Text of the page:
Newspaper article Evening Chronicle (Newcastle, England)

Raising Education Age Gives New Hope

Newspaper article Evening Chronicle (Newcastle, England)

Raising Education Age Gives New Hope

Article excerpt

Byline: By Nicola Juncar

Government plans could save schools

New Government proposals could hold the key to protecting the future of some secondary schools on Tyneside.

The fall in pupil numbers was cited as one of the main reasons for a borough-wide review into secondary education in Gateshead agreed by cabinet members this week.

Gateshead council's director for learning and schools, David Mitchell, said he predicts there will be 1,500 less young people in its secondary schools in the next ten years.

However, it's possible the Government's 14 to 19 agenda and recent proposals to raise the school leaving age to 18 could solve the problem of surplus places and save schools from being downsized or closed.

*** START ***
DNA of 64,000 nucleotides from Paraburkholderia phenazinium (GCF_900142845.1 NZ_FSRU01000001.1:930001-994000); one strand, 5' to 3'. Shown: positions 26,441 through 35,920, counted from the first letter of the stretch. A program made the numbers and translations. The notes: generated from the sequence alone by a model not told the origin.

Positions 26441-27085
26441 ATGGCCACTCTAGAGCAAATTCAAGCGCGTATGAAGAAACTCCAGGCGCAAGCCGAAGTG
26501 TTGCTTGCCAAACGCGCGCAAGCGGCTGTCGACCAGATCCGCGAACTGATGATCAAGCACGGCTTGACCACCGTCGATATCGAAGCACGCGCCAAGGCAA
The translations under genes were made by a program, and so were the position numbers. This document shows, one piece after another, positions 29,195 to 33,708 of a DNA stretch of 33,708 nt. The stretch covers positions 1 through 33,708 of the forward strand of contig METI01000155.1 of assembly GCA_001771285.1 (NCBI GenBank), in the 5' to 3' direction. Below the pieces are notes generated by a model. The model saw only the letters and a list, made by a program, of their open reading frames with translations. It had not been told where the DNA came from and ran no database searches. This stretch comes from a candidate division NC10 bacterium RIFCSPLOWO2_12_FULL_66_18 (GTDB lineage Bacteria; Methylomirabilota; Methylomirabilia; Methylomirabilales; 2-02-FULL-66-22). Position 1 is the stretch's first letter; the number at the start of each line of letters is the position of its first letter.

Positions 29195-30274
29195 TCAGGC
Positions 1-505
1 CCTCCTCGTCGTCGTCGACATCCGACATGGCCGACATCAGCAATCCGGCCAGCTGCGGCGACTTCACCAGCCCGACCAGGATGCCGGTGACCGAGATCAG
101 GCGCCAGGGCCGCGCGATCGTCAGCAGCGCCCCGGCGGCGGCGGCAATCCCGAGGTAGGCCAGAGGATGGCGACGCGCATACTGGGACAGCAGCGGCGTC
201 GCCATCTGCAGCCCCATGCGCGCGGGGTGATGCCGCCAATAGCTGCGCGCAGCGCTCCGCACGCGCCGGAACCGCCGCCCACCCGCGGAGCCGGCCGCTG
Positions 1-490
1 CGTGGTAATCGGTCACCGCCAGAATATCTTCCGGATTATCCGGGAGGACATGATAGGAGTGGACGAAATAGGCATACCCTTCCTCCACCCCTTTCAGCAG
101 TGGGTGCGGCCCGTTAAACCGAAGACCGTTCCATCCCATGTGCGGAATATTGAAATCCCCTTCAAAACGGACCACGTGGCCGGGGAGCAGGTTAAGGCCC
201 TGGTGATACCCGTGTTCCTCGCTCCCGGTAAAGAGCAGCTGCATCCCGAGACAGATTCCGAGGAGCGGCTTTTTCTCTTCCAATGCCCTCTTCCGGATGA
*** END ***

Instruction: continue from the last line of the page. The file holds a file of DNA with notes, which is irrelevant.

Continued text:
Mr Mitchell said he wanted the review to focus on where money ( including Private Finance Initiative (PFI) and Building Schools for the Future (BSF) funding ( should be spent, but also on improving post-16 provision.

The 14 to 19 agenda will see the Government introducing 14 specialised Diplomas aiming to cover all sectors of the economy and the first five Diplomas will be ready for teaching by next year.

And, earlier this month, Education Secretary Alan Johnson said he was considering proposals to raise the school leaving age to 18, so pupils could continue their education or vocational training.

Under these proposals, and Mr Mitchell's ambitions to ensure all Gateshead secondaries offer sixth form facilities, more young people will be staying on at school after the age of 16. …

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